Cleaves NEWSWIRE [Cleaves Newswire has been decommissioned but will remain online as a resource and to preserve backlinks; new site here.] Independent Open Publishing
"The human race divides politically into those who want people to be controlled and those who have no such desire" -- Robert A Heinlein
» Gallery


search comments
advanced search
printable version
PDF version

Carbon Tax Gillard most popular (what!)
by addy Monday, May 28 2012, 11:28pm
national / social/political / commentary

Tell it to your grandmothers, PM's PR team

In what surely must be the most tortured political poll ever taken, Juliar Gillard has emerged as Australia's preferred leader -- who are you people trying to kid?

Abbott and Gillard
Abbott and Gillard

But take a look at the field -- two detestable leaders that wouldn't stand a chance against ANYONE with integrity and the PEOPLE'S best interests at heart. Two KNOWN corporate and banker lackeys vying for power. So it's really immaterial which one of these reviled corporate puppets is most popular -- it reminds one of that school kid dilemma question, "would you rather swim in a pool of shit or vomit?" How very apt in Australian politics today!

Take the following Telegraph report with a grain:

Julia Gillard now leads Tony Abbott as Australia's preferred leader
by Alison McMeekin

LABOR MPs need to show "courage and conviction'' in the lead-up to the 2013 election, according to Julia Gillard, who says they can win the campaign.

In a caucus meeting this morning the Prime Minister rallied her troops, while revealing the current period was "one of the hardest periods politically for the government''.

"Over the next 500 days we need to show courage and conviction,'' Ms Gillard told MPs during this morning's caucus meeting in parliament.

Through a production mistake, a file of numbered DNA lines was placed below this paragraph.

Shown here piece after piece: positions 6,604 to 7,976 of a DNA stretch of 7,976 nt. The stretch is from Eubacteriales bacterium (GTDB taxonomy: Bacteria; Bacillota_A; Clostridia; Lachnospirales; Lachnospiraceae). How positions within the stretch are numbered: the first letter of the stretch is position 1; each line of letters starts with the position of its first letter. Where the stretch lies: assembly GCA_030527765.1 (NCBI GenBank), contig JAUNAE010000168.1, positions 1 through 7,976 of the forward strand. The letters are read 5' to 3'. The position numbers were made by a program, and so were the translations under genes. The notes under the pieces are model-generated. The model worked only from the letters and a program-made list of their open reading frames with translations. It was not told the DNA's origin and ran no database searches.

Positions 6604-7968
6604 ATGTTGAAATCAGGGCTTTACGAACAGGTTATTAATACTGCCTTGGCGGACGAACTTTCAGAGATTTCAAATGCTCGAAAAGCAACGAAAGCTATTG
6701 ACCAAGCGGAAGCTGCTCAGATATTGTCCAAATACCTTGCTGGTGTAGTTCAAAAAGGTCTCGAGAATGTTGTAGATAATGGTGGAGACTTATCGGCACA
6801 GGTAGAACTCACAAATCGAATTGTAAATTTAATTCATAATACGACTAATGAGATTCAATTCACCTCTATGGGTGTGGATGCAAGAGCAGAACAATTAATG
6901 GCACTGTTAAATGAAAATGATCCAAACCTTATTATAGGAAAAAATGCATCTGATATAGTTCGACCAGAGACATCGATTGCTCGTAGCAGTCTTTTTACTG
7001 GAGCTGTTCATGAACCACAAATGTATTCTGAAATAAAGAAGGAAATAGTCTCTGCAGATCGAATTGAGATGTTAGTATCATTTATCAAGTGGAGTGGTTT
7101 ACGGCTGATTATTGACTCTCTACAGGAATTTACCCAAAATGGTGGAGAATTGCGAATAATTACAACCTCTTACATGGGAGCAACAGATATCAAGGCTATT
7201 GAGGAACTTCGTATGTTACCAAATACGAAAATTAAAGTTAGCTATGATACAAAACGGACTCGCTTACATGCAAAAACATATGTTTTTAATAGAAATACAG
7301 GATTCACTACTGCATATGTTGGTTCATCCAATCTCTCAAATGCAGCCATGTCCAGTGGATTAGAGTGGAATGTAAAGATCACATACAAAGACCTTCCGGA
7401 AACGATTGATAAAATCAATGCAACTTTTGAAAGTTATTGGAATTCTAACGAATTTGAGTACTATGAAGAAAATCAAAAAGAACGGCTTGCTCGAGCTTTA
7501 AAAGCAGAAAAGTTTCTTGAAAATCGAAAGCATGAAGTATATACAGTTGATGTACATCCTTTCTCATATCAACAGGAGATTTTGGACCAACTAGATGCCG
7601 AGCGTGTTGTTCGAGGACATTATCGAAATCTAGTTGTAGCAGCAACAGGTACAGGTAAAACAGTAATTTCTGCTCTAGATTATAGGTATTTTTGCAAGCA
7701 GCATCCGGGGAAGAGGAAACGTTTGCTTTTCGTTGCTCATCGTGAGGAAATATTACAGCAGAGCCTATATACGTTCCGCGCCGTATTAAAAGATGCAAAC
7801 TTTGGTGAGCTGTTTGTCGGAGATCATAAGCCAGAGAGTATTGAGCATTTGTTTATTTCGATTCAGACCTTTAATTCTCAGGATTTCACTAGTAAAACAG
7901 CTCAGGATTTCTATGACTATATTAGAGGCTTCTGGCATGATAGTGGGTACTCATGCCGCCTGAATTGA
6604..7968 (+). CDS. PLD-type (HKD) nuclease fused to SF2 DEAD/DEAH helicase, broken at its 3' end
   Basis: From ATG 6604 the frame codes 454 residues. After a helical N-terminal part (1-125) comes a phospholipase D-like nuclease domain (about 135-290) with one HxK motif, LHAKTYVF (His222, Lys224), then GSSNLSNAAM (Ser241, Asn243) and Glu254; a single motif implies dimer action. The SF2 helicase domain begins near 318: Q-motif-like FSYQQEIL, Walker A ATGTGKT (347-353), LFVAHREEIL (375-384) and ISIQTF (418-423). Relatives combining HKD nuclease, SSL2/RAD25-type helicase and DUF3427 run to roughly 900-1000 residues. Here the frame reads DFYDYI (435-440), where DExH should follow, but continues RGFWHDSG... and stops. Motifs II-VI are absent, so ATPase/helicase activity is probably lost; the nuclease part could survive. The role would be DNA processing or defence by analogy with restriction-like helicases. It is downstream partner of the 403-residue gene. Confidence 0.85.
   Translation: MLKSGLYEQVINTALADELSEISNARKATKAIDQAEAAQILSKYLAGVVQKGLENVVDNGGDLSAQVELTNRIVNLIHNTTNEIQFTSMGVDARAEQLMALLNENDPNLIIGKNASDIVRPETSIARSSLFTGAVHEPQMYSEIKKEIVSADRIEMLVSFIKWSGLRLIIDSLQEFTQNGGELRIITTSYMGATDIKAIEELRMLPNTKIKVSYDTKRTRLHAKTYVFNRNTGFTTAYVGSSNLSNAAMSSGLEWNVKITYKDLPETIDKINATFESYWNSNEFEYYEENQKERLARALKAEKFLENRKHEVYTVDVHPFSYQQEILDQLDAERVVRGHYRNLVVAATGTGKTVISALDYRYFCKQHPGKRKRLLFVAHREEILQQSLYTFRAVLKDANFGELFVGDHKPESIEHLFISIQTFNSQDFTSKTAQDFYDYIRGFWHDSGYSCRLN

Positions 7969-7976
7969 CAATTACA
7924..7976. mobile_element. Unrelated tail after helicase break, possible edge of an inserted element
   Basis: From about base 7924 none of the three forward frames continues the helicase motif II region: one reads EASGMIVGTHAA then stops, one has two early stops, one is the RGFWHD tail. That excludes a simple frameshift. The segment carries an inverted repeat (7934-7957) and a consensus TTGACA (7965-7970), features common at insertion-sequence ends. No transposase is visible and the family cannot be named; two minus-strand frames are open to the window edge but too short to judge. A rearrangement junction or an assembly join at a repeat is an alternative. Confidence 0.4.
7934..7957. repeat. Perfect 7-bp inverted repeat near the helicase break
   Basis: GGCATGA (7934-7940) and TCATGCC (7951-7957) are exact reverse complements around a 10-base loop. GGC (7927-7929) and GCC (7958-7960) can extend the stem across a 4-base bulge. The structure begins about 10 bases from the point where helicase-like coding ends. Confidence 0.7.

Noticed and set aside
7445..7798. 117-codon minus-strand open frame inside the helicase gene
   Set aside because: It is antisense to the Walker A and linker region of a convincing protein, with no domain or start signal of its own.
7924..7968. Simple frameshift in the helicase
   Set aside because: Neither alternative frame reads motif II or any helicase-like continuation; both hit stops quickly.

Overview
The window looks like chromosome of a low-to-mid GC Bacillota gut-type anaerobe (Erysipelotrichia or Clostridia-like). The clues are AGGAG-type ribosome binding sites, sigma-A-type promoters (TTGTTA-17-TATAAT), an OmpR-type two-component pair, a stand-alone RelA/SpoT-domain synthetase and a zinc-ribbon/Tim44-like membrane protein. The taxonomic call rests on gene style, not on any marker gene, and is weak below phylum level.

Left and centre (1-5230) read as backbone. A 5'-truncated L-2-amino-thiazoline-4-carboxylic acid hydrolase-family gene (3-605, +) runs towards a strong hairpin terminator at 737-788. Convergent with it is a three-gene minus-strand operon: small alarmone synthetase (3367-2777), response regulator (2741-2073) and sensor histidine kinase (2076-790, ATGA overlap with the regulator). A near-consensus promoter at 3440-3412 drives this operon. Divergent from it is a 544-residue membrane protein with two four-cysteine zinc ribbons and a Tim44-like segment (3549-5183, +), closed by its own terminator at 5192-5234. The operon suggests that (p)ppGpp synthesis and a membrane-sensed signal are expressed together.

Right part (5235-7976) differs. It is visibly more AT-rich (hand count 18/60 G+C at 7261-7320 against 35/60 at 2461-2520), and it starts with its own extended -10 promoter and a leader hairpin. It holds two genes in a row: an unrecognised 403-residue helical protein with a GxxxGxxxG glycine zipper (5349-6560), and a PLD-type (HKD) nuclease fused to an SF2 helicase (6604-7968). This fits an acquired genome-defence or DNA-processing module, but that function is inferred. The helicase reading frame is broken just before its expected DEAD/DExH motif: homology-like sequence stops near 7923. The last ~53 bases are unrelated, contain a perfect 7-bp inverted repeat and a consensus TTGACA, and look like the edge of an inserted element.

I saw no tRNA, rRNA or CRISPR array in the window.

"And we can win the (2013) campaign.''

The PM told colleagues last week had been "a hard week in parliament''.

On Monday last week embattled MP Craig Thomson, who has been suspended from the Labor Party, delivered an emotional one-hour statement to the parliament defending himself against claims he misused almost $500,000 in members' funds on escort services, cash withdrawals and electioneering when he was head of the Health Services Union.

Ms Gillard told colleagues today that "it was clear'' that a union had "let people down''.

"It's also clear that as human beings people felt that there had been a difficult week looking at what had occurred in the parliament,'' Ms Gillard told MPs.

"There had been a vicious and personal attack (on Mr Thomson).

"With regards to the issues around Craig Thomson, everything that can be said has been said, either for or against.''

Ms Gillard said it was now time for parliament to move on to "what parliament should be discussing''.

The Australian revealed today Labor's primary vote has risen two points to 32 per cent - now five points higher than it was at the start of May - while the coalition's primary vote rose one point to 46 per cent.

In rare good news for the Prime Minister she now leads Mr Abbott as the country's preferred leader, while her personal rating with voters has improved and her dissatisfaction rating has also fallen - albeit to a still high 60 per cent.

The news wasn't as good for Mr Abbott, who suffered a drop in his satisfaction rating while dissatisfaction with the way he's doing his job jumped to 60 per cent - his highest figure ever recorded.

Even so the coalition is still comfortably ahead of Labor on a two-party preferred basis, 54 to 46 per cent.

Senior Labor frontbencher Bill Shorten said he believed the government's positive message "will always in the long run trump being negative'', while fellow frontbencher David Bradbury said the public had formed an adverse opinion "about how negative (Mr Abbott) bloke had become''.

However senior opposition frontbencher Scott Morrison laughed off a suggestion that Mr Abbott might be challenged as leader.

"The best days under Julia Gillard are still worse than the worst days under Kevin Rudd,'' he said this morning.

Veteran Labor senator Doug Cameron said the government's poll results were "still abysmal, but they're getting better''.

Australian Greens MP Adam Bandt said he was pleased that even after Bob Brown retired as leader “our vote is holding up”.

The Greens' primary vote remained steady at 12 per cent.

© 2012 News Limited

<< back to stories

© 2005-2024 Cleaves Alternative News.
Unless otherwise stated by the author, all content is free for non-commercial re-use, reprint, and rebroadcast, on the net and elsewhere.
Opinions are those of the contributors and are not necessarily endorsed by Cleaves Alternative News.
Disclaimer | Privacy [ text size >> ]